Judge says Jan 6 commission can get phone records of Arizona GOP chairman Kelli Ward


WASHINGTON — A federal judge in Arizona ruled on Thursday that the selected House committee investigating the January 6, 2021 Capitol attack can see the phone records of Kelli Ward, chairman of Arizona’s Republican Party, and her husband.

U.S. District Court Judge Diane J. Humetewa dismissed the Wards’ arguments in a February lawsuit that the congressional panel should be barred from getting the phone records of the couple, who are doctors, because it would violate medical privacy laws.

In January, the GOP chairman of the state and her husband, Michael Ward, were among 14 of the 84 so-called deputy voters subpoenaed by the commission for claiming in false documents that then-President Donald Trump was voting in their 2020 election. states won.

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The judge wrote in her 18-page filing on Thursday that the House committee’s request for information “relates to telephone calls, from November 1, 2020 to January 31, 2021, from an account linked to a Republican candidate to vote for former President Trump.”

“That three-month period is clearly relevant to the investigation into the causes of the January 6 attack,” she wrote. “The court therefore has no doubt that concluding these documents may assist the select committee’s valid legislative purpose.”

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Humetewa also rejected the Wards’ arguments that the subpoena seeking their phone records violates their First and 14th Amendment rights and that releasing the data would risk harming those the couple contacted during the period,” could be involved in the largest criminal investigation in American history.”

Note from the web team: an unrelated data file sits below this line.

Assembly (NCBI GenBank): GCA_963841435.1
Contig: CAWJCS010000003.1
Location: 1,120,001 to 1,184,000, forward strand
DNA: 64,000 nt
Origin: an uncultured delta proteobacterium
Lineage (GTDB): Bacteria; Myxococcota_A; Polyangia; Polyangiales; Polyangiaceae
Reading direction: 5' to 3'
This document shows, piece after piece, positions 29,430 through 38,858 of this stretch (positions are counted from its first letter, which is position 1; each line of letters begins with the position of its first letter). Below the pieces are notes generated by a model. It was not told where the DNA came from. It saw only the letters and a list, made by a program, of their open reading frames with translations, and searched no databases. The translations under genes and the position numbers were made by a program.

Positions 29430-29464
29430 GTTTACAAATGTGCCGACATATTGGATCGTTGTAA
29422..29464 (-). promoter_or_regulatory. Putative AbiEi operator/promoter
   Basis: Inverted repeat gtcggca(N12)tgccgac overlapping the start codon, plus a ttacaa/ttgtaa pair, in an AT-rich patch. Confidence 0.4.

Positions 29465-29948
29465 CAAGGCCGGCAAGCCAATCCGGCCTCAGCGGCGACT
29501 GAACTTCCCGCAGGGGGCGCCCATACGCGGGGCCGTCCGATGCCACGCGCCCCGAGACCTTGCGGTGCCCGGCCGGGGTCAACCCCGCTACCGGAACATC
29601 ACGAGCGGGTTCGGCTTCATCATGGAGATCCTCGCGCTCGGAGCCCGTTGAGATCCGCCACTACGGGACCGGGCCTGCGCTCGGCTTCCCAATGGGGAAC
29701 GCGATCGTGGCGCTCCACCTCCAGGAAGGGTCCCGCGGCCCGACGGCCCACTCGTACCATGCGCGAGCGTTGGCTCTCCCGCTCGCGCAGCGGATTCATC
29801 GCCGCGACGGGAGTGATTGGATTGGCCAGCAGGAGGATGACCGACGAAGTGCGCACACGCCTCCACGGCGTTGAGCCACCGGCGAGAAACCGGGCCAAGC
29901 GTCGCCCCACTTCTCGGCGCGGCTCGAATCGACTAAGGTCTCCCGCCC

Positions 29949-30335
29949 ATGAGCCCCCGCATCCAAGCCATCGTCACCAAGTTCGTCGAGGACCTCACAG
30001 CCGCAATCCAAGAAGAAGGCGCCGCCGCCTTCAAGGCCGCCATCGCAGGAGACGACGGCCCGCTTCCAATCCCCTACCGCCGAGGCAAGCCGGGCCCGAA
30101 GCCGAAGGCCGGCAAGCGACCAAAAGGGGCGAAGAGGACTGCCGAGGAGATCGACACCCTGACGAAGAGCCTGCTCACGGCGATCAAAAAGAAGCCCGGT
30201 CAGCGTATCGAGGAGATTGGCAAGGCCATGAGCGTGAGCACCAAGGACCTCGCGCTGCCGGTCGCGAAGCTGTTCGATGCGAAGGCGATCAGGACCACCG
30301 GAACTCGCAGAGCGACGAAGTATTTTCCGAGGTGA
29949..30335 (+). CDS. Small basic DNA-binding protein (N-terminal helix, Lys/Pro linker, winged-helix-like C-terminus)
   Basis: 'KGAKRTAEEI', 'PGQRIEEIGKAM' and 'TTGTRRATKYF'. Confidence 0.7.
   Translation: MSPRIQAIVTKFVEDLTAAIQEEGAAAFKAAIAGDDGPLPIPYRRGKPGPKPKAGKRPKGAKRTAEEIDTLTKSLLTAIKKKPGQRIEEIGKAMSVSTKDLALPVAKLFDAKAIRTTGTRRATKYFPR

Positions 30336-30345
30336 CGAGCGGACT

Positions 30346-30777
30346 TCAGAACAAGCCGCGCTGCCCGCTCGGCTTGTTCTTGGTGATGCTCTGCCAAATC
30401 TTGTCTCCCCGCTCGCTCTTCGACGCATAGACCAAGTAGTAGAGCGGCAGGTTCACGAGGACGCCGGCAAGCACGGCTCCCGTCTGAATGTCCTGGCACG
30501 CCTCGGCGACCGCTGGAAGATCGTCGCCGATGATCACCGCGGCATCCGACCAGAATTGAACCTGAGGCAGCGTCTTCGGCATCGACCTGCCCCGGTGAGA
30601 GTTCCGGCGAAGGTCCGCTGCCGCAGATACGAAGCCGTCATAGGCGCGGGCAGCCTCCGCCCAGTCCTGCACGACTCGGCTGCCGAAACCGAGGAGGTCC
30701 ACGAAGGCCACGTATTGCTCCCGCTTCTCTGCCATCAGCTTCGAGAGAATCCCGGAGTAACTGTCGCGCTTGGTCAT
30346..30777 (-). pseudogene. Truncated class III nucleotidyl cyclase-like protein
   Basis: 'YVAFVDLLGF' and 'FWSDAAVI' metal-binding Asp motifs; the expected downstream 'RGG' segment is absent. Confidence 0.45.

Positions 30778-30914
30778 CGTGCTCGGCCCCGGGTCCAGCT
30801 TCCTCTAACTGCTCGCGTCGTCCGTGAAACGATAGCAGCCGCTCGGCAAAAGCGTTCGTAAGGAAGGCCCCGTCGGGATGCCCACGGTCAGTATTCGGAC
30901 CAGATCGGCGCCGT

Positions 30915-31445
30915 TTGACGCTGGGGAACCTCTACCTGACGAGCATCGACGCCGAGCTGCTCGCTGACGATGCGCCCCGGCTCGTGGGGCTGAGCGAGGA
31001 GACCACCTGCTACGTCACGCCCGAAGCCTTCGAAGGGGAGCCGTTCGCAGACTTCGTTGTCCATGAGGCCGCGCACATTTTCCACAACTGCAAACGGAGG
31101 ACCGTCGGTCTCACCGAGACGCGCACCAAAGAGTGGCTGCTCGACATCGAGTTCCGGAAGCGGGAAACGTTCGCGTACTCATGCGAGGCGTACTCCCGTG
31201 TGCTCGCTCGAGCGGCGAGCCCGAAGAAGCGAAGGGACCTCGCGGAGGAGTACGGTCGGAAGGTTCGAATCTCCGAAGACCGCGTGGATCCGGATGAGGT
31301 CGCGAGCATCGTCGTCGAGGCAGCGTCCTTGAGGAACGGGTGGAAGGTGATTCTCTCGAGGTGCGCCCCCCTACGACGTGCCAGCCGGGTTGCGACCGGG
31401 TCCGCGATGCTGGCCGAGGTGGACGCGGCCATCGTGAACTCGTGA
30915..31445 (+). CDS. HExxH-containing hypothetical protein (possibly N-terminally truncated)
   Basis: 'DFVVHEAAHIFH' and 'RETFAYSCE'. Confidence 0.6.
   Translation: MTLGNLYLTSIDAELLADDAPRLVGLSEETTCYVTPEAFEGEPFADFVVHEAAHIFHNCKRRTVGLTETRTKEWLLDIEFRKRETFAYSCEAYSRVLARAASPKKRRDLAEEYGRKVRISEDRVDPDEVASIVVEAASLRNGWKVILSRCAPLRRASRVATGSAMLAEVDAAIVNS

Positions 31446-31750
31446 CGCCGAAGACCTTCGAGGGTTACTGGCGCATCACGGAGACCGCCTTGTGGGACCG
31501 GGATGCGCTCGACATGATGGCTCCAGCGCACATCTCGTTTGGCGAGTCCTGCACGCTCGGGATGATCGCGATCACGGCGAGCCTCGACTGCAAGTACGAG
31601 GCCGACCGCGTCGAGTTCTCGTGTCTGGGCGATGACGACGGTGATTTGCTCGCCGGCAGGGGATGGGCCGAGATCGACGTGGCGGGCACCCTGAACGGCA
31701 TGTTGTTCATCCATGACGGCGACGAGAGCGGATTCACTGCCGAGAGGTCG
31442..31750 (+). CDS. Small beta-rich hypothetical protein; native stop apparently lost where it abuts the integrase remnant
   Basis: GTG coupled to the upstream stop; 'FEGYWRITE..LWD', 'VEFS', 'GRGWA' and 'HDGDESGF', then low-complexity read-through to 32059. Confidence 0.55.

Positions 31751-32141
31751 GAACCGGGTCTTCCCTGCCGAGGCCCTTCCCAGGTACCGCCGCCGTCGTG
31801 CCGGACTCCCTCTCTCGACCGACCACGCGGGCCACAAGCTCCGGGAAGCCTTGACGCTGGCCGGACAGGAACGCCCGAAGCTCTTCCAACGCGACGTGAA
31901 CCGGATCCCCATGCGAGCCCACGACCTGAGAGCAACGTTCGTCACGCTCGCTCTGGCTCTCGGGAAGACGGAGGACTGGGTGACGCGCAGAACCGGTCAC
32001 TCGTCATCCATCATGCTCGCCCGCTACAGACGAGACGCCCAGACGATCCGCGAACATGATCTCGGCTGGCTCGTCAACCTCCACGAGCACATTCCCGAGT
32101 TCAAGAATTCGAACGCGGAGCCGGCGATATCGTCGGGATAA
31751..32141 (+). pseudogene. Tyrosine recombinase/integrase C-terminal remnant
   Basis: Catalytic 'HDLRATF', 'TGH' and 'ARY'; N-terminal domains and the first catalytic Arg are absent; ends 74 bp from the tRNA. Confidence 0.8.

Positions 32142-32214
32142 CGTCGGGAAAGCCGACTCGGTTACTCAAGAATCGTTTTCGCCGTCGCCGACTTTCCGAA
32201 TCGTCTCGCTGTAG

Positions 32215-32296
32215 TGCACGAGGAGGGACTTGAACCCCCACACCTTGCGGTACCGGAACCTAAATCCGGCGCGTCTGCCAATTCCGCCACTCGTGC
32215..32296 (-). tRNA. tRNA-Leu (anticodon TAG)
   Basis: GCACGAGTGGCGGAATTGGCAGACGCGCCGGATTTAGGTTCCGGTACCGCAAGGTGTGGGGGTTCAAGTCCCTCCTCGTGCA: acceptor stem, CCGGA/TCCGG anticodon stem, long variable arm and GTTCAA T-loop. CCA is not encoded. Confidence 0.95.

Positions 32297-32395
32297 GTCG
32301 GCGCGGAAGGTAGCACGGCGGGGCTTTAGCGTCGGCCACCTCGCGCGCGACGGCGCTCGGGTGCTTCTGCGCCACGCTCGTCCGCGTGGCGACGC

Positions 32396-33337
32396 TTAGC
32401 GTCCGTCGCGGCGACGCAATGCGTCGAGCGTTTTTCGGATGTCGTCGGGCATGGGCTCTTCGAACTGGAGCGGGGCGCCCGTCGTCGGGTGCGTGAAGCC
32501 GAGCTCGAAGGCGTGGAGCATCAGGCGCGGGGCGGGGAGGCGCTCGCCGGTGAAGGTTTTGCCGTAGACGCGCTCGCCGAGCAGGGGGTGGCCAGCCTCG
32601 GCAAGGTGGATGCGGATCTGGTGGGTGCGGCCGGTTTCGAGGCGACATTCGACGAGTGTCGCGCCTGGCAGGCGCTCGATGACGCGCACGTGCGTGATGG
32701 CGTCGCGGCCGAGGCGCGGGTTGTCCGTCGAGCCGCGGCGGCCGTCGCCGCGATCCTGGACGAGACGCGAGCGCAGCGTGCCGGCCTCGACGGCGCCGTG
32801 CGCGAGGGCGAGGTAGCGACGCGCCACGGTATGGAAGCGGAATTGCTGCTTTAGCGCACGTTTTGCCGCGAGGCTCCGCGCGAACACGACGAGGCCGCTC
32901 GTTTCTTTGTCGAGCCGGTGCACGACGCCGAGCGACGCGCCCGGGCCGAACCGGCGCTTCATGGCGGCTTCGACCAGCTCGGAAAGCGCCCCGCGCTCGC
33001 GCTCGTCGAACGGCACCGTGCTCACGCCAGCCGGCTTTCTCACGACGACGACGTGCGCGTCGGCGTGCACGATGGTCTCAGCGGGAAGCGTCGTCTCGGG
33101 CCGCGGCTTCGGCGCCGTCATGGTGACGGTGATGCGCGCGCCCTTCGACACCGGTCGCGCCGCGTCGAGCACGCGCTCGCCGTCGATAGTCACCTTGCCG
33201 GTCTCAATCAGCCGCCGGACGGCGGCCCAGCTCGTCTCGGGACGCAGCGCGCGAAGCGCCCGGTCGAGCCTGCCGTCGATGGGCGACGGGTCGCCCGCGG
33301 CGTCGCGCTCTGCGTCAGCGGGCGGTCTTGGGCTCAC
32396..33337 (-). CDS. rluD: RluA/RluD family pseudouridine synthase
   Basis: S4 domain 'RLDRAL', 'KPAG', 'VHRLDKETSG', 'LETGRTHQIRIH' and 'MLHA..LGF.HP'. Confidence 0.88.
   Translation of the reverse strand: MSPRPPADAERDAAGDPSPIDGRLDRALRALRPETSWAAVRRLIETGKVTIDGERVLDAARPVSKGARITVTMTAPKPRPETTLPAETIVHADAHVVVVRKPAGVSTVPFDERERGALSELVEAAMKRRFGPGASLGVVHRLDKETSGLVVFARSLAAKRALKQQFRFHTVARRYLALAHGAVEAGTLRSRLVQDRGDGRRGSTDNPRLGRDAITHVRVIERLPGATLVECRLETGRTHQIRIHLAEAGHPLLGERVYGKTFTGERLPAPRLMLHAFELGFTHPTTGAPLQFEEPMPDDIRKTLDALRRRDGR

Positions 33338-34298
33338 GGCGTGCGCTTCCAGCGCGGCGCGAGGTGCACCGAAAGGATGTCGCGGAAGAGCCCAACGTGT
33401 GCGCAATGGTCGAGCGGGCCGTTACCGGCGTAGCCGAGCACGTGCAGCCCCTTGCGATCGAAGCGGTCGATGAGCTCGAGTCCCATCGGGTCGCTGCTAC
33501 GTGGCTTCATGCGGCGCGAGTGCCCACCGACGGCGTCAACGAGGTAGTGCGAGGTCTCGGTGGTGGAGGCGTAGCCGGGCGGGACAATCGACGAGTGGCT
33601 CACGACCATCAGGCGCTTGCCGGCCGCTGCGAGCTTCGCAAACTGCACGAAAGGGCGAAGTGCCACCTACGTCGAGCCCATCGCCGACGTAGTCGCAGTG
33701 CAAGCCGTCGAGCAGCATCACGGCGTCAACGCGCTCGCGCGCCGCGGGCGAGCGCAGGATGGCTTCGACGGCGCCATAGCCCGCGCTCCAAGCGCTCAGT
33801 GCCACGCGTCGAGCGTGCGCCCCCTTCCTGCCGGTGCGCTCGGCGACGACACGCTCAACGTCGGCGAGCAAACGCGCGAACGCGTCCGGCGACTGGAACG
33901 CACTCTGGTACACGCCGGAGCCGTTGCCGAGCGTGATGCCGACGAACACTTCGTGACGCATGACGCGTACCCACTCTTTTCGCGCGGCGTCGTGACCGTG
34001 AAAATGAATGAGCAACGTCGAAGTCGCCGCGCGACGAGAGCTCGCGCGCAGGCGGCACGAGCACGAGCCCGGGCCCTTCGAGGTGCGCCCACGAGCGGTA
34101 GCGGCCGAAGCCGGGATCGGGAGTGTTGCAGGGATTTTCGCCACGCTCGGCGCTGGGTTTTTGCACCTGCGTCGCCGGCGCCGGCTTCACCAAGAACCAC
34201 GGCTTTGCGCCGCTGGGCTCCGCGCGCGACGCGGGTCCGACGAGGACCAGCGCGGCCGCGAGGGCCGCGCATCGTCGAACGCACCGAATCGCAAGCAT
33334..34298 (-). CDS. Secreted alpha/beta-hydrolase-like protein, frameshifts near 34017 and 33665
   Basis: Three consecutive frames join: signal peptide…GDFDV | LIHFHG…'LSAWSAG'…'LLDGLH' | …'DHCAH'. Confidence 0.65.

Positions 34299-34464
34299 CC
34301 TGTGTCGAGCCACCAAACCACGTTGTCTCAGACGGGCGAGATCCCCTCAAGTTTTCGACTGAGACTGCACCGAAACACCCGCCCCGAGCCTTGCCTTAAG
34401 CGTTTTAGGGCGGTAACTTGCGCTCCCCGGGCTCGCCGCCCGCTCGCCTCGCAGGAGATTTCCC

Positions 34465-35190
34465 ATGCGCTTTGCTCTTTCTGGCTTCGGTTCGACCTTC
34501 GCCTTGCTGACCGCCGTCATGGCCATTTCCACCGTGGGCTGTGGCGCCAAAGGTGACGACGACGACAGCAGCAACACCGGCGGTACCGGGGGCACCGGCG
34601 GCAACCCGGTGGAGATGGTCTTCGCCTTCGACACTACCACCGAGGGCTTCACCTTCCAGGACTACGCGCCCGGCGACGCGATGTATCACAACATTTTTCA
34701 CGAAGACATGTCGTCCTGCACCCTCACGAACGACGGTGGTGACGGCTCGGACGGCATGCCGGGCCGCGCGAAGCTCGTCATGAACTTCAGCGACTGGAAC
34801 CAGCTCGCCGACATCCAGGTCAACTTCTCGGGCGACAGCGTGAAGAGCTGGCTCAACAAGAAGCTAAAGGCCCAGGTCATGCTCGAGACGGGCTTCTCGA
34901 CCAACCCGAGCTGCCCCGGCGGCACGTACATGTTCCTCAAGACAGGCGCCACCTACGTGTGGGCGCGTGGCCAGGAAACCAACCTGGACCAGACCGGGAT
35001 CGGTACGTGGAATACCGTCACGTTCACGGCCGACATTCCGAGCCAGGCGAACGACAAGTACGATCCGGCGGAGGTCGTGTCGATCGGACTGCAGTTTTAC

The judge also rejected the plaintiffs’ claim that the subpoena would lead to harassment, such as the death threats they had previously received, because those “incidents have already occurred.”

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Meanwhile, the Ministry of Justice has also investigated the ‘fake voters’. The Jan. 6 commission, which is expected to hold its final hearing on Sept. 28, has forced many of them to testify because they were part of Trump and his allies’ broader plan to nullify the results of the 2020 election. . .

This article was originally published on NBCNews.com


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